Horologicon by Mark Forsyth is done reading and to conclude, it was a fun reading experience! Horologicon is an entire day of man’s life recounted in Old English and non-English words, which are no longer popular in today’s conversation. It is difficult to confirm that the words he introduced are correctly explained. (Even some of the words here are red-underlined. The auto-correct is fail to identify the word or search its substitute, haha!) Forsyth collected the words from Victorian dictionary and even from another language, ergo you may not be able to find the words in modern dictionary. As finding those dictionaries is difficult, Horologicon is the greatest access to some words from Victorian dictionary and any other dictionary that you can enjoy without being confused. For those who want to know more about Mark Forsyth, you should visit his blog which contains interesting posts that offer a lot of facts you might never know: inkyfool.
So these are my favorite words that mostly relate to my own life:
I am proudly announcing that I start to use the word to explain my lack of sleeping due to thoughts that are actively running in my brain, since insomnia is not accurate enough to label my common sleeping habit. It’s a noun. So for example: “I had an Uhtceare last night so I am feeling sleepy now.” It is pronounced as Oot-Key-are.
It is pretty much happening often in my country. This is action that I dislike most: pretending to be busy. You may see often a colleague who look serious in front of the computer that actually they were online shopping. People here tend to create impression as a diligent person in order to be seen by their boss, which relates to next word.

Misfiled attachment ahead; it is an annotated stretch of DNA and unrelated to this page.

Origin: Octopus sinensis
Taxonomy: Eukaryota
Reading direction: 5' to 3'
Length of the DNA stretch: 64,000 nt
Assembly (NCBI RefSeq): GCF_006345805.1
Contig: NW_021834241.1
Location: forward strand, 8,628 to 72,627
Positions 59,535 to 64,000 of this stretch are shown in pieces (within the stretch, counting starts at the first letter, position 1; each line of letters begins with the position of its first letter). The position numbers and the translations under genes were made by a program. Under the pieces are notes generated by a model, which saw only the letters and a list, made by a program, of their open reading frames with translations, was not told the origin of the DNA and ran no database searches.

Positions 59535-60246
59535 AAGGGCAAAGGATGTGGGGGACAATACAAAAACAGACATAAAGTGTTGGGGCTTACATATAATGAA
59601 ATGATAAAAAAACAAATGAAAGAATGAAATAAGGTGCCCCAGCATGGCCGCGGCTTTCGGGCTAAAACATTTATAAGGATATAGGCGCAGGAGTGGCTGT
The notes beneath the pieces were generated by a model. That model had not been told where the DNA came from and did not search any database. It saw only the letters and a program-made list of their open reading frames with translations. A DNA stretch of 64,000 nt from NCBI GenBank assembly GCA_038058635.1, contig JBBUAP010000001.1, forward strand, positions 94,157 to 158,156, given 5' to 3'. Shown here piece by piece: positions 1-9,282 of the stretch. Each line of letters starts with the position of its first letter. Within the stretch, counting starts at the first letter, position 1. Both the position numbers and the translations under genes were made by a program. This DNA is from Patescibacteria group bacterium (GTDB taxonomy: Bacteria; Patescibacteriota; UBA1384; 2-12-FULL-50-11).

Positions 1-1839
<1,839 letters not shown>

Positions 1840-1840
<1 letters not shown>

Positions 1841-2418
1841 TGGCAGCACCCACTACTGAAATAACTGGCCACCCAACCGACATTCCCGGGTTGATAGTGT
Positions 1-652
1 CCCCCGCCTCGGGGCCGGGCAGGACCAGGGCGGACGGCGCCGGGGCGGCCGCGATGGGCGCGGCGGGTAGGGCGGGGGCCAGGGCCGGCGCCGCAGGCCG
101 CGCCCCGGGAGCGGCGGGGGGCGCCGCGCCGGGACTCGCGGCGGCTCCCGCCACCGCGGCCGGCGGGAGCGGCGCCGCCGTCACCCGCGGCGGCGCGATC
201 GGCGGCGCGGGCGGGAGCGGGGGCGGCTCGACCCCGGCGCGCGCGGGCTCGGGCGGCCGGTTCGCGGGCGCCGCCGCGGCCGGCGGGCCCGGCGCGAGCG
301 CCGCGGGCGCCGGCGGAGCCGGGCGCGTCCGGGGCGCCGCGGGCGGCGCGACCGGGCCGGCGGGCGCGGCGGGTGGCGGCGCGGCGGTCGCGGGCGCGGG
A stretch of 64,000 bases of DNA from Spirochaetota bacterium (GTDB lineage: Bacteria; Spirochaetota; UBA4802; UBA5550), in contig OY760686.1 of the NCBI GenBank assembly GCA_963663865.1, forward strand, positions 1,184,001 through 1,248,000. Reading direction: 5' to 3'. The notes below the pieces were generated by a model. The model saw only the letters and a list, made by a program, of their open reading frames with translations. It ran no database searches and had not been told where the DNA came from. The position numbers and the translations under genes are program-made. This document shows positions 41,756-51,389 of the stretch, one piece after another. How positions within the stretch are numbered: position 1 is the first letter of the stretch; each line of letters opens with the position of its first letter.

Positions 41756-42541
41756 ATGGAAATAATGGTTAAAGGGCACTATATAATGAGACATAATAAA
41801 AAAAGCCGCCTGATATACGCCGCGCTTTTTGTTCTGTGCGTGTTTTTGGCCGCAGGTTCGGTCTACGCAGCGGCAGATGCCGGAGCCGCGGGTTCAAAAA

This defines people who work only when their boss is watching. Almost similar to fudgel, but only eye servant is truly working. Quite annoying situation that a simple task that can be done only in 2 hours become 2 days because they work done only under your watch. You can combine both words to describe your eye servant colleague who likes to fudgel in case you want to report your lazy colleague to HR or your boss.
“The eating of filth. Rypophagy is actually a terribly useful word for insulting somebody’s cookery without letting them know what you’re doing it.” Allow me to cite Forsyth explanation about Rypophagy. He has the best description of Indonesian food cooked by Dutch. (Because Dutch likes to fry or boil their chicken meat to cook ‘sate’ instead of grilled them over charcoal fire with french fries as the substitute of lontong with pindakaas that is closer to peanut butter rather than peanut sauce).
This is someone who explains confidently about something they actually know nothing. Pretty much because they got the information based on social media that does not have any credibility but presented in a very convincing way.
It is a condition when a person conceals a fact that he/she is making an effort. For example if you secretly practice cardistry and when you are suddenly being ask to perform cardistry, you showed it off as if you are gifted with cardistry skill.
It is a standard unit to measure pain. Forsyth did not explain how to properly use Dol to rate a pain. I think this is quite useful term for medical purpose. Maybe 1 Dol is only for mosquito bite and 100 Dols is for cancer? I seriously don’t know. I will search more information about this. I need to know what is the plural form of Dol as well.
There are more words that are sophisticated, but I fail to remember. I am definitely going to read it again for the second time, despite the fact that people might not understand the word itself. For those who are a logophile, I highly recommend it! : )
Featured Image taken from http://www.abc.net.au/news/2015-05-26/scrabble-board/6496984